Part Two: Limited and Nonparticipation by Design

Worried woman looking at financial bills at home

In the first part of this series, I made an important distinction between non-participatory behavior that happened by choice, by design and by both. It is important to begin with this distinction again because when evaluating what financial trauma does to us, we must understand that limited or nonparticipation in the economy shows up in two ways:

  1. As a trauma response.
  2. As an indicator of the systemic abuse itself.

For this part of the series, we will consider the latter.

To refresh our understanding of the conceptual definitions I use, I define financial abuse as an event, action, or policy that inequitably reinforces the conditions that impair a person’s financial capability.

One of the most potent images used to justify the adverse financial experiences of people targeted by racism, sexism and other forms of oppression is the financially illiterate individual: An individual both apathetic to and unaware of what they could do to enjoy financial “freedom” and prosperity because of their own choices. Even in the last five years, works like “The Whiteness of Wealth” by Dorothy A. Brown and “The Sum of Us” by Heather McGhee have definitively discredited this myth. The outcome of limited or non-participation in the economy, often attributed to lack of financial savvy, actually results from being structurally positioned to experience these outcomes. But the caricature of the spendthrift, bratty millennial, or the lazy, financially illiterate, low-wage worker remains etched in many Americans’ psyches, available to rationalize mundane and terrible financial abuses on economically vulnerable people.

With this in mind, I considered the questions I asked about how I might measure nonparticipation again. I spent most of my time listing examples of nonparticipation and became most captured by examples relating to monitoring credit scores because so many of my qualitative inquiry respondents recalled being advised to focus on their credit more. Before thinking about measurement, I thought about identifying three things:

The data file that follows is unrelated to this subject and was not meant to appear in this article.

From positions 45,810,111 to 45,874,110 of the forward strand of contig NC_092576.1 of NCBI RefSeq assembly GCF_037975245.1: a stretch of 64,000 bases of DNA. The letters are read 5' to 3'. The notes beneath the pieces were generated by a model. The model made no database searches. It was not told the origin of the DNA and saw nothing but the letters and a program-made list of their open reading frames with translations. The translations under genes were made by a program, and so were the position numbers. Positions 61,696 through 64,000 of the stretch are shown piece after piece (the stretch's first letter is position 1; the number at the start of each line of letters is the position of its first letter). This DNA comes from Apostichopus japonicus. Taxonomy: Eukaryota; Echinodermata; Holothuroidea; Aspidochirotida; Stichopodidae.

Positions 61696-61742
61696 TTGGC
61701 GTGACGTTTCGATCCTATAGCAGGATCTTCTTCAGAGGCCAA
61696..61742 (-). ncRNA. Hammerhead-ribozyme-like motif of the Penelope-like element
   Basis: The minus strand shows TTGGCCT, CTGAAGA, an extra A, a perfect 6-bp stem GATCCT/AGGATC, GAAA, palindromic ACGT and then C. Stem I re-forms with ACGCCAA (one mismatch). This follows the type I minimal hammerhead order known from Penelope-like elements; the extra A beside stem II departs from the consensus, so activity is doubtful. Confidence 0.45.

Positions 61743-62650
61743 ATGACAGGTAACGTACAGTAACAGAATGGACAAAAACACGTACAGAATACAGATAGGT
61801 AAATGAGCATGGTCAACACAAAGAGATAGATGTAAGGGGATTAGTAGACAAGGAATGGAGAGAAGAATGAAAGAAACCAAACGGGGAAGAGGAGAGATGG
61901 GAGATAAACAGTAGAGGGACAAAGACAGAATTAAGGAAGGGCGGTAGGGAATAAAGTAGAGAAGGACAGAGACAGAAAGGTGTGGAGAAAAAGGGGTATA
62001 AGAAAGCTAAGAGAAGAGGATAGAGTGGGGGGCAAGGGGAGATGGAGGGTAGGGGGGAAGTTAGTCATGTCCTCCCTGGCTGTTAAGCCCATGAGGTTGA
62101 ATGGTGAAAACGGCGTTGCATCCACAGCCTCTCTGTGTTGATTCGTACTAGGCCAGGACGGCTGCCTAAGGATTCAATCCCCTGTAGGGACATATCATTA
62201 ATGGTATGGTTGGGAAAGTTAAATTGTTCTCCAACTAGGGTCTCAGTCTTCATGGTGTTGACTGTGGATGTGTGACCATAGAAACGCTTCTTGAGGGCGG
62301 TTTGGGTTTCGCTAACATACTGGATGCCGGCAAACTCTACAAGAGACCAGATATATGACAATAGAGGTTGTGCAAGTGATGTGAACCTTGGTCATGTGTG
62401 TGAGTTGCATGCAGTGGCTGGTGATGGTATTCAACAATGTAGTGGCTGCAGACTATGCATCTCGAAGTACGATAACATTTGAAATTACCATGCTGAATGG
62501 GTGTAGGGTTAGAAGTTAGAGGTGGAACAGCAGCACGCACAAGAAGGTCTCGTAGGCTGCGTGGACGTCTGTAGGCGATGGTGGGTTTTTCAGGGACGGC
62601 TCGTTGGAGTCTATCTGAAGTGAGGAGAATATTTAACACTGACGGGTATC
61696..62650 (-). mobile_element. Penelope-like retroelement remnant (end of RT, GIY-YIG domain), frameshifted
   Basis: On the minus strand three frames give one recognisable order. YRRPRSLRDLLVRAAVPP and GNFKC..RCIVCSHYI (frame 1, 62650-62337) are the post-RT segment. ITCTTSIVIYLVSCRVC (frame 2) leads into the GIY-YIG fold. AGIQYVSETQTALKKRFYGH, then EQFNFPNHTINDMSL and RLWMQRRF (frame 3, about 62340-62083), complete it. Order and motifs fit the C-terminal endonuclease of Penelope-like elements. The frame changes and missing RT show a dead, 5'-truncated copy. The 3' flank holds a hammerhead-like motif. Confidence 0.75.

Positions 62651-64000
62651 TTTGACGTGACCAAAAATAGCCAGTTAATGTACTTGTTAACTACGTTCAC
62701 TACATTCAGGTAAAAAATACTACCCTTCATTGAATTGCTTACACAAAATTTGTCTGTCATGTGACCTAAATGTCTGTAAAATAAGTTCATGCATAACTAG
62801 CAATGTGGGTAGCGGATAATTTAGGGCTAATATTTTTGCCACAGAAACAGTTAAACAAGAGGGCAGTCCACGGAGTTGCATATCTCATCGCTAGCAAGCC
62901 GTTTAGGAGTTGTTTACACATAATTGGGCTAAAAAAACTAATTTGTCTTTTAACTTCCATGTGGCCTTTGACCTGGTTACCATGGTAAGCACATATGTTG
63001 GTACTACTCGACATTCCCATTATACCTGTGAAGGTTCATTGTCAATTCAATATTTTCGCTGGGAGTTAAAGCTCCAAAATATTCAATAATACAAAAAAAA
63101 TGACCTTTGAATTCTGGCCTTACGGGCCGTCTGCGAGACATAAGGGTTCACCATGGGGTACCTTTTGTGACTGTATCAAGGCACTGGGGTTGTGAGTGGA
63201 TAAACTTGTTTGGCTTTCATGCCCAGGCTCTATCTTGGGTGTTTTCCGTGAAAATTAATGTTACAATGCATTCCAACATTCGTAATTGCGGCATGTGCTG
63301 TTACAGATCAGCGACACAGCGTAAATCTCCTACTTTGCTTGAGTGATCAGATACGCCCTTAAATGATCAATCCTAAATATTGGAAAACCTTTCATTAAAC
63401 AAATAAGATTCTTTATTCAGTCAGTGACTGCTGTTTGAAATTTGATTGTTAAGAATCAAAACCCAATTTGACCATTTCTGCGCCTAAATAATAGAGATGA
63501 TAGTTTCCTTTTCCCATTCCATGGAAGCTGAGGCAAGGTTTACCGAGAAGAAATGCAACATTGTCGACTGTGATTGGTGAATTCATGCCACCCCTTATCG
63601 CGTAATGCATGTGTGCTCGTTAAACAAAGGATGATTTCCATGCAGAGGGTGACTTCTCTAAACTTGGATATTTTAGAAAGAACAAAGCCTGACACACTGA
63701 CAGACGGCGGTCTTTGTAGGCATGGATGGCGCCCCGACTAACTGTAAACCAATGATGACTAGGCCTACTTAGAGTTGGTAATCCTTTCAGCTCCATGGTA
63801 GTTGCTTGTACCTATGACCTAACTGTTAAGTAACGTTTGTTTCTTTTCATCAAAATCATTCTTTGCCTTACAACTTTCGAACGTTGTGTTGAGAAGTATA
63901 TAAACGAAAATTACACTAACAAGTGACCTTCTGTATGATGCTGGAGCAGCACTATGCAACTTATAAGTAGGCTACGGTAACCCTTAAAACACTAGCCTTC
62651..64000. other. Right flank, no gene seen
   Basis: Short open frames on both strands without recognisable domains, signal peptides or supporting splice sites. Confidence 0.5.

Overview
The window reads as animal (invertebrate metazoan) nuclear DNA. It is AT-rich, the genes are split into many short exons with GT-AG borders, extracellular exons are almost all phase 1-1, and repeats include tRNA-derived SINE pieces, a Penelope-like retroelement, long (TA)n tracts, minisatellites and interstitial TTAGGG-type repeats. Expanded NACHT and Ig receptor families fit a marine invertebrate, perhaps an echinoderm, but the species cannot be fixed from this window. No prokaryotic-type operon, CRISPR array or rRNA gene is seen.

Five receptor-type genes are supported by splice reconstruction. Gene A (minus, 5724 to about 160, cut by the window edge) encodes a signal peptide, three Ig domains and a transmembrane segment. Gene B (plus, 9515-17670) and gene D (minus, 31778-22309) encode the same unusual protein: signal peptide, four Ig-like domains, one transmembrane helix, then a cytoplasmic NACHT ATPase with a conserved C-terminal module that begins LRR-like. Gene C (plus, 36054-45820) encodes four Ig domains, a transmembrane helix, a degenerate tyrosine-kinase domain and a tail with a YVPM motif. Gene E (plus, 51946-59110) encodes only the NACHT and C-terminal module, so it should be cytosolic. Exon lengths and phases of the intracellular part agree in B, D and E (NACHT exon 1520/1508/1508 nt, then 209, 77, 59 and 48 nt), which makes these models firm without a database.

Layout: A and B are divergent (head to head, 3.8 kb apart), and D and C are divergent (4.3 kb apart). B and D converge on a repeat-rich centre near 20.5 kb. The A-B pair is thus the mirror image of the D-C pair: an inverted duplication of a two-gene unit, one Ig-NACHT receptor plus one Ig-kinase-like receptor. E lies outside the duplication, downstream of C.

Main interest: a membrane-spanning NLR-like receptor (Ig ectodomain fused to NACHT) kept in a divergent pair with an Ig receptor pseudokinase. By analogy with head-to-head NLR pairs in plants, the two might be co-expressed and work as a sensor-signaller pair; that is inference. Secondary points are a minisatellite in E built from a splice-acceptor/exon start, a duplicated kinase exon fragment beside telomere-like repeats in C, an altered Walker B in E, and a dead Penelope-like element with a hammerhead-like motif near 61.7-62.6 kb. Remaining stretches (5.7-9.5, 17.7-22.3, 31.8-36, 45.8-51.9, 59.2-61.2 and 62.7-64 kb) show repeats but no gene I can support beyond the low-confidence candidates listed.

1. The myth used to rationalize a structural financial abuse that could lead to a financially traumatic experience.
  2. The financial abuse itself (what was the actual act of abuse?).
  3. What are the indicators that the abuse adversely impacted someone (and I was most interested in looking for non-participatory behavior for the sake of this project).

If I could clearly narrate this, then I could continue to demonstrate that non-participatory behavior is an effective predictor of financial trauma, and therefore a driver of wealth inequality.

Part of my research in Philadelphia was to understand the unique struggle marginalized Philadelphians had against wealth inequality. When I began my qualitative inquiry, I would ask very open-ended questions to capture the multi-layered texture of their socioeconomic experiences. But, when I would go back to synthesize my interviews, I was struck by the consistency with which respondents would explain how they “knew [their] credit score[s], but [they] really didn’t.” When I would ask respondents whether they knew their credit scores, more than 89% provided what I call “yes and no” responses – responses that were too complex to fit squarely as a “yes” or a “no”. When I uncovered this initial insight, I decided to do follow-up interviews to unpack this.

More than half of respondents had been told in the last six months that they should monitor their credit score to improve their financial positions. For some, this advice was given because they were interested in purchasing a home within the next 12 months, but still the vast majority were told this “for no particular reason.”